VOL. II. (1831.) NO. I.

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the disease still continued its ravages, and numbered among its victims the brother of the then reigning king, in Gondar, and his sister, the favourite wife of Welled Selasse. Pearce, on this occasion, mentions one or two circumstances characteristic of the national customs.

• February 18th, (1812), Ito Yasous died of this malady, and his sister, Ozoro Mantwaub on the 16th ; they were brother and sister to the present king, Itsa Guarlu, now in Gondar, who is lineally descended from the late king, Itsa Ischias, who was dethroned by Guxo. Ito Yasous was an intimate acquaintance of Mr. Salt's. The Ozoro's death grieved every one who knew her, as she was one of the most charitable persons in Abyssinia, and was the favourite wife of the Ras, who sat close by her when she died. As she breathed her last, he drew his shuttle, or knife, to stab himself, but I caught hold of his arm and took it away, and with the help of some slaves prevented him from committing so dreadful an act. afterwards for some time senseless on the ground, but, at last, when water was thrown upon him, he came to himself, though, for some days, he appeared quite inconsolable, and ate nothing, saying continually,—“ Is God angry with me?" A great many of his relations died at the same time, and throughout the country nothing was heard but lamentations for their loss.

Ozoro Mantwaub and Ito Yasous were buried at Chelicut, and a house was built over their graves. The grave was first dug, and then a large coffin or trough, made out of the trunk of a large darro-tree, formerly serving as doors to the Ras's house, was placed in it. I myself carried Ozoro Mantwaub in my arms, from the church to the grave; she was sewed up in a fine white Indian cloth, and over that was tied the skin upon which she died ; they call it a neet, and it is formed either of a cow's or a goat's hide. The whole of the people, from the king to the town-cast, sleep with their bodies bare upon it, though they have a carpet beneath. Nobody, except her priest, myself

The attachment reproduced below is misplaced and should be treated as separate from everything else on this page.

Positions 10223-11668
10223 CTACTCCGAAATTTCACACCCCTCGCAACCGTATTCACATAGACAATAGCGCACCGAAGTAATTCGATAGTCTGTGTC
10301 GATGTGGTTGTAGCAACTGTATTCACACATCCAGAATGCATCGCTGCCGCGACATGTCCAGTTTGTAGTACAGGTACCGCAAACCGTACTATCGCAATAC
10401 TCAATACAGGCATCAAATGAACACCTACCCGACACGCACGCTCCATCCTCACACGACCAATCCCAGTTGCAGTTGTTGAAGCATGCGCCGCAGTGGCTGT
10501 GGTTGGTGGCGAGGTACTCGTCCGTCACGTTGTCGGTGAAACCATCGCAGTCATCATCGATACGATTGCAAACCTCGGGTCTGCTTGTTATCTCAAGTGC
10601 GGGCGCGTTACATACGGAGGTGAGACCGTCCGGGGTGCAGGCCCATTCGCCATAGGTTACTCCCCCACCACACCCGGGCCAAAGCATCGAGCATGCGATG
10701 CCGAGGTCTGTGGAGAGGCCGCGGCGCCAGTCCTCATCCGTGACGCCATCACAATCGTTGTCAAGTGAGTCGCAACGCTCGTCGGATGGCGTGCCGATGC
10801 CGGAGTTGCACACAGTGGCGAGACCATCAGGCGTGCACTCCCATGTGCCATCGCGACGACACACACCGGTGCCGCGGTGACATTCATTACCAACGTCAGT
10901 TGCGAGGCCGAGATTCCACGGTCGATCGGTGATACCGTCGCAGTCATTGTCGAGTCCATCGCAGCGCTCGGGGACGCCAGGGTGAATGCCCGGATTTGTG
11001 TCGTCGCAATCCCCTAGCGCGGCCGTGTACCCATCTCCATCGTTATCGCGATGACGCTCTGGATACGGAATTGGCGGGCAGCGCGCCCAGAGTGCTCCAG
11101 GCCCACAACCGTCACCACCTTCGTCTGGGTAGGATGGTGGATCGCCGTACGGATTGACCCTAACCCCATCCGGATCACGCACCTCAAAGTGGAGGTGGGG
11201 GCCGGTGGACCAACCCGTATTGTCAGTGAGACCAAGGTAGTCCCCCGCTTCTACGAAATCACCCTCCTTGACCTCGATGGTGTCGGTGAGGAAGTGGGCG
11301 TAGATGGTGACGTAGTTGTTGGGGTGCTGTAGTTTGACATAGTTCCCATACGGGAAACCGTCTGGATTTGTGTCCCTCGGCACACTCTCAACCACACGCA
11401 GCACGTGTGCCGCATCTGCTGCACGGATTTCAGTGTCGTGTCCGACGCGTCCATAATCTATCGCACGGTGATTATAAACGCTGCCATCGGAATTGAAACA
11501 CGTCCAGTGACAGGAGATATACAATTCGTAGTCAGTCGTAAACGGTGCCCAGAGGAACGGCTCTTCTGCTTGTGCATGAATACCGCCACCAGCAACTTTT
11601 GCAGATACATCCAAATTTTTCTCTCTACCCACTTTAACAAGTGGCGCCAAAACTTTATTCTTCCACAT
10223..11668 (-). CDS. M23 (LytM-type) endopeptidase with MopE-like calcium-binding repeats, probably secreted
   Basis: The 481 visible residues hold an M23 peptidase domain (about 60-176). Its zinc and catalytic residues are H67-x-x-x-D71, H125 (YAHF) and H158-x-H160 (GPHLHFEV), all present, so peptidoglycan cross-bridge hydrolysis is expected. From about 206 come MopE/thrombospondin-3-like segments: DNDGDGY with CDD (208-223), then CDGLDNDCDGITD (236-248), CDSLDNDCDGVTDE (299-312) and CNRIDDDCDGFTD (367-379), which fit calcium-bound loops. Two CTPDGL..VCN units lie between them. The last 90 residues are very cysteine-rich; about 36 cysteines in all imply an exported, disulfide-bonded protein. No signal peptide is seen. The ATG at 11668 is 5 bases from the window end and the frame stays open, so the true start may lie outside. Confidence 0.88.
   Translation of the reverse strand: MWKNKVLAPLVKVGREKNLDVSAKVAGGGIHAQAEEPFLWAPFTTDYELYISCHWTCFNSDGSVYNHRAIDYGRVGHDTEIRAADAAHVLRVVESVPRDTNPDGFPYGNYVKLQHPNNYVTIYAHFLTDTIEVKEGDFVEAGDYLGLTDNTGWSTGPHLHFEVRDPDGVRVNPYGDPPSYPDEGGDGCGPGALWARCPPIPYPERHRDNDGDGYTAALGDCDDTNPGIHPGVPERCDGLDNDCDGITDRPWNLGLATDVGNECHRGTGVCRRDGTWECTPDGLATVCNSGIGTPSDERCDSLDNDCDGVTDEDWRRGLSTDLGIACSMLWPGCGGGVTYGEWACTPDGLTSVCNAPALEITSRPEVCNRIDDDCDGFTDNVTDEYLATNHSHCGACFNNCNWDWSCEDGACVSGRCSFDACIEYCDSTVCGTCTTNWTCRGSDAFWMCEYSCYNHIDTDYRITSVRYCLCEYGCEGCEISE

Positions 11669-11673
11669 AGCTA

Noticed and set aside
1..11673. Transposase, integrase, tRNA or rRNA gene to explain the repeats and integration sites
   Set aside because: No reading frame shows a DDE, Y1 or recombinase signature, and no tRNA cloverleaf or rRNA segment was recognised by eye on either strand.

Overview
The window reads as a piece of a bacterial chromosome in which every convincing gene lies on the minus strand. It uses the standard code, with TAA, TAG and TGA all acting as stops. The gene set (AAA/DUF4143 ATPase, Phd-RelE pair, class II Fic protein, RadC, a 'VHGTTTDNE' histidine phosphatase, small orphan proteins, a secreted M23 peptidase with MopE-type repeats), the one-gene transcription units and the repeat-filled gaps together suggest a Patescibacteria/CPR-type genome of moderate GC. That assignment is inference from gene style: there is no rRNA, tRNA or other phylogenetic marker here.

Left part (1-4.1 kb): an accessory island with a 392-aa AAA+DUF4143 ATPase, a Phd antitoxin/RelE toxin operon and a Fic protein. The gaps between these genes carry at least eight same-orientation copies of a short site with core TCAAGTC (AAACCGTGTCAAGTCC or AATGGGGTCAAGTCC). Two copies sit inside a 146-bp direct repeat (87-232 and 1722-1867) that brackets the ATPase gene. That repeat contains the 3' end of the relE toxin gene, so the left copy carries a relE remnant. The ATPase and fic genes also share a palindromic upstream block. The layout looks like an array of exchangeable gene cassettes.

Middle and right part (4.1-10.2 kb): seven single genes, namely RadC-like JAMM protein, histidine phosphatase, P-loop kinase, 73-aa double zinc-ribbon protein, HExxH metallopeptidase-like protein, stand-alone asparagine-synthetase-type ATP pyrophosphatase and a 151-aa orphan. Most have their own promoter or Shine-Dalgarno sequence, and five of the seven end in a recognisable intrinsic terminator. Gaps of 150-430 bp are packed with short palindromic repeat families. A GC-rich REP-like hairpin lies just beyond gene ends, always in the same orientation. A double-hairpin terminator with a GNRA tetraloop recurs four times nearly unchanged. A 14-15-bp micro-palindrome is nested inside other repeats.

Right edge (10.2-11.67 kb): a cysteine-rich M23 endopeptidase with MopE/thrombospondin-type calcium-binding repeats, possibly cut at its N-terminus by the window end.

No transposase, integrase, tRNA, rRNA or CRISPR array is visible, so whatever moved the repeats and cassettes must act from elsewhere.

, her women servants, and the eunuchs who used to attend upon her, and of whom she had a great number, was. allowed to see her; but the Ras, from the confidence he reposed in me, always allowed me to eat with him and the Ozoro, telling her, at the same time, I was welcome to visit her at her own meals, and, if I did not come, she might, if she thought proper, send for me. This was certainly a great mark of distinction, as his dearest friend or relation was not allowed such a liberty.'—vol. i. pp. 97-99.

The old Ras, however, for he was now nearly seventy years, did not long mourn the loss of his favourite wife ; he soon married a young princess of the age of thirteen years, the daughter of King Itsa Tecla Gorgis, and for a season exchanged the toils of war for such diversions as the country afforded. Tecla Gorgis was at this period king in Waldubba ; Itsa Guarlu, as we have seen, in the city of Gondar; Itsa Yonas in Gojam; and Itsa Bede Mariam in Samen. Pearce mentions one or two other princes, but his information with respect to these kings is confused and contradictory. Indeed the kings of Abyssinia, who are all related to each other, and boast of being all descended from the true race of